What We Use: Kevin Purdy Edition

All this week, Lifehacker’s editors will be sharing the hardware, software and tips and tricks they use to do their jobs here. I’m kicking things off with a heavy dose of Chrome/Android utilities, plus some writer’s tools and productivity basics.

Note: We previously rounded up our editors’ picks in mid-2008, in one giant post, so we thought it was time for a refresh.


Desktops & Laptops

I switch between systems constantly. Not because I’m a professional, or travel, but I like different computers for different things. And I’m lucky enough to have a few to play with and keep fluent in.

  • ThinkPad T61p: Still kicking, more than three years after I bought it. Its motherboard died in the fall, and Lenovo replaced it free on a recall. I also upgraded the memory to 4GB to facilitate an upgrade to Windows 7 64-bit (and 64-bit Ubuntu as my dual-boot option).
  • Google Cr-48: Chrome OS is far from finished, let alone polished. But having experimented in using it exclusively for six days, I like it for what it is: just a browser. And the device itself has a great battery life, and I really dislike doing the plug-hunt in public, and I’m keyboard-focused enough that the funky trackpad isn’t such a deal-breaker.
  • MacBook Pro (15″): My wife’s main laptop, which I borrow from time to time, especially when a there’s a video project or a big screen needed.


  • LogiTech MX 1100 Cordless Laser Mouse: It’s a really great, ergonomic mouse. I don’t use any of the extra buttons, but the hand feel, scroll wheel, and instant dpi sensitivity controls are hard to beat. It lasts the better part of six months on a pair of rechargeable batteries, too.
  • LG 19″ Flatron Monitor (L196WTQ): My primary monitor when I’m sitting at my desk in my office.

Phones, Tablets and Other Mobile Devices

  • Google Nexus One: Originally purchased because it was first to receive Android updates. But now, more than a month after Gingerbread (2.3) hit the Nexus S, I’m running an unofficial open-source build. As for the phone itself, it’s a good mix of decent features: camera, power, hardware design and (especially) standard interface.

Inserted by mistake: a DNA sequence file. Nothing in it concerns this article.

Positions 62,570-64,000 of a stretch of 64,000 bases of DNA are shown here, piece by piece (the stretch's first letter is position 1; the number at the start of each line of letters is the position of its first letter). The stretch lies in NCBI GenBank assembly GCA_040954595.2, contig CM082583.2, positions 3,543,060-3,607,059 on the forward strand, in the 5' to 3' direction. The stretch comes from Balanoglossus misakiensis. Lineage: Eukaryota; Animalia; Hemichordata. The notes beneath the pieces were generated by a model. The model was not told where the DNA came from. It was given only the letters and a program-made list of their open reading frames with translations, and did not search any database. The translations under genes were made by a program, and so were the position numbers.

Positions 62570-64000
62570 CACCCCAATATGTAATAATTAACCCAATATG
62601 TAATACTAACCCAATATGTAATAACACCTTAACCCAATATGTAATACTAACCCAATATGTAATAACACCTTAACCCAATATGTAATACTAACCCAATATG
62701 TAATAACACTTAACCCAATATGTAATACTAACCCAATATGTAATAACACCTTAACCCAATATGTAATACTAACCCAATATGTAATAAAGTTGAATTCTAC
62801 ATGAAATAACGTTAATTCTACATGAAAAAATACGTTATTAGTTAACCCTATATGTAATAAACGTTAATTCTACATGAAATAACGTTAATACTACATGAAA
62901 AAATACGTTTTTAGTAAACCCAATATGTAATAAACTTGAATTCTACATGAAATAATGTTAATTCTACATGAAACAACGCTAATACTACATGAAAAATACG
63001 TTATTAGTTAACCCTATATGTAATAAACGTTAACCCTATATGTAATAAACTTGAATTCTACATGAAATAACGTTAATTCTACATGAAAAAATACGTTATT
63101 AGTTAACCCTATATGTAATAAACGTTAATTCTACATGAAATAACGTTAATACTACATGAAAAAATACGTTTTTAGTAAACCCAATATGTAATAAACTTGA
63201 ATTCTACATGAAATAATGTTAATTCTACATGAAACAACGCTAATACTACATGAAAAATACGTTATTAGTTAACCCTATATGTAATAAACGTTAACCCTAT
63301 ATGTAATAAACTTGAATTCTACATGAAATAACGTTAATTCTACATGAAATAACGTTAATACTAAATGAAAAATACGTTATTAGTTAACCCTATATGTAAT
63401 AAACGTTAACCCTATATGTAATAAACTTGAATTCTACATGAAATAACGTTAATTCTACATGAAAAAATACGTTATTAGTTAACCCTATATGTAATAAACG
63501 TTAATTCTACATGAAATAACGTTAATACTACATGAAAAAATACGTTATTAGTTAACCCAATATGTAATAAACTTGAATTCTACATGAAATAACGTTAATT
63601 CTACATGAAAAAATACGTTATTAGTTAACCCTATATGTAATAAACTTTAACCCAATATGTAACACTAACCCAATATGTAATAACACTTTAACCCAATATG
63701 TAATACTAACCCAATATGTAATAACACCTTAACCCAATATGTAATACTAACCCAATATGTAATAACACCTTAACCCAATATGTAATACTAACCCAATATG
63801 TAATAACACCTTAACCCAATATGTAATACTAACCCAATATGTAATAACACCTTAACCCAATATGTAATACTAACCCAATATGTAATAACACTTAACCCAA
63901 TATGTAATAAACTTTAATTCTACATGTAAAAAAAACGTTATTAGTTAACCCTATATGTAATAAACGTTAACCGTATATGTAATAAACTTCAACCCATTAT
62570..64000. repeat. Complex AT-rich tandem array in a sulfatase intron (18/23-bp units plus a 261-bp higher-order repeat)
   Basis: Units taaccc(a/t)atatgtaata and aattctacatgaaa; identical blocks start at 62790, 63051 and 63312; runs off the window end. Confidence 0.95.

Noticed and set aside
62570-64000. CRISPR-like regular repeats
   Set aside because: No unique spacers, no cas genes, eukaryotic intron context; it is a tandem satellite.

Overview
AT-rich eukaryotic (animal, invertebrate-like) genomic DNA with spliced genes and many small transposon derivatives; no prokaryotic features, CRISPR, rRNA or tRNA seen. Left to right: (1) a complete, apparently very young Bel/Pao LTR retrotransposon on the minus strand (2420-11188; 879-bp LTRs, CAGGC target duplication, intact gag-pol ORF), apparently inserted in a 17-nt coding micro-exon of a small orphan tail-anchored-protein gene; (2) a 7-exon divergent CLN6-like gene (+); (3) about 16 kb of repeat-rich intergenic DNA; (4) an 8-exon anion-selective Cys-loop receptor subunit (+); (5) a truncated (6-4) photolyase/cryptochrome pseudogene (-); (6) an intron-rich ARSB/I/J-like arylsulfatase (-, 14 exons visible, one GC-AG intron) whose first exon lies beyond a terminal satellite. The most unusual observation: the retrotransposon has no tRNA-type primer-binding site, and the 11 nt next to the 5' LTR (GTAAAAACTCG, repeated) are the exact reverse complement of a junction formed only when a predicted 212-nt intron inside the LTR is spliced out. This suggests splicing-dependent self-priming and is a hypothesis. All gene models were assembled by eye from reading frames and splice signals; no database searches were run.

• Kodak Zi6: Used to shoot my Lifehacker videos, along with the occasional vacation capture. It was, at one point, the best cheap-ass camcorder around, Gizmodo said.
  • Sony ICD-PX820 Digital Voice Recorder: Purchased for a freelance reporting gig, but I was due to have one. Hoping to get use out of it for future video projects, as the sound quality is notably better.



Wallpaper: Io sono Fabrrario (“I am February”), from the Italian publisher of Shane Jones’ Light Boxes. I knew Jones in college, and his book resonates strongly for those living through upstate New York winters.

Main Browser

Chrome: Because I switch between systems often, and because I, uh, have a computer that runs nothing but Chrome, it’s my default—as if it weren’t good enough to recommend on its own.



LastPass, Google Voice, and Chrome to Phone are pretty straightforward. The others:

  • Create Link: For doing all the HTML trickery required at Lifehacker—specialty links, Flickr image credits, and list items like, well, this.
  • Aviary Screen Capture: Essential for using the Chrome netbook, and pretty handy for doing stylised arrows and text overlays on images that don’t look crummy (see: Skitch, below).
  • FlashBlock: Always enabled on Chrome Cr-48 and MacBook Pro, sometimes used on the Windows machine, mostly to save battery life and avoid crashes or slowdown.


Pictured above, and mostly obvious. A few worth noting:

  • Simplenote and QuietWrite: I’m phasing out Simplenote, but it’s where I store my feature ideas for Lifehacker. QuietWrite is my favourite writing environment: minimalist, auto-saving, but with a great HTML preview mode.
  • mSpot: I keep only a few albums of music on my main computer at any one time—when the collection gets big, I back it up to a USB drive. So mSpot is perfect for me—2 GB of space to upload my songs du jour, then stream them to any system, or my Android.
  • Desktop Apps


  • Dropbox: It’s where I keep the files I always want on-hand, and it’s also how I install side-loading apps on Android, keep my book’s images in sync, and work from the Lifehacker pool.
  • mSpot: As stated above, I’m a big fan of its upload-and-stream service, especially the 2GB for free part.
  • Texter: Handy for the little HTML tricks and pre-formatted text I’m often writing.
  • GIMP: I’m not too proficient with Photoshop, nor do I want to pay for or pirate it. So I get by in GIMP when I need to smudge out phone numbers or do some levels tweaking or tricky cropping.

Mobile Apps

The full list is synced at AppBrain. Notable among the Android picks:

  • Todo.txt: Gina’s plain-text-based to-do system, which I’m totally down with.
  • SoundHound: The free and much better/faster replacement for Shazam—it identifies songs by audio sampling, humming, or tapping.
  • PicMe & ShootMe: I’m pretty good at setting up the Android SDK and using it to snag Android screenshots, but, boy, what a pain in the rear. Because I’ve rooted my Nexus One, I can use these apps to capture screens from any web browser (PicMe) or directly onto the SD card (ShootMe).

Tips & Tricks Closest To My Heart

Long before I was writing for Lifehacker, I was reading it every day (okay, every 2-3 hours) and using its tips to impress friends and co-workers. These are the tips that have stuck with me, or that I wrote myself and still find amazing:

The Cheapest NBN 50 Plans

Here are the cheapest plans available for Australia’s most popular NBN speed tier.

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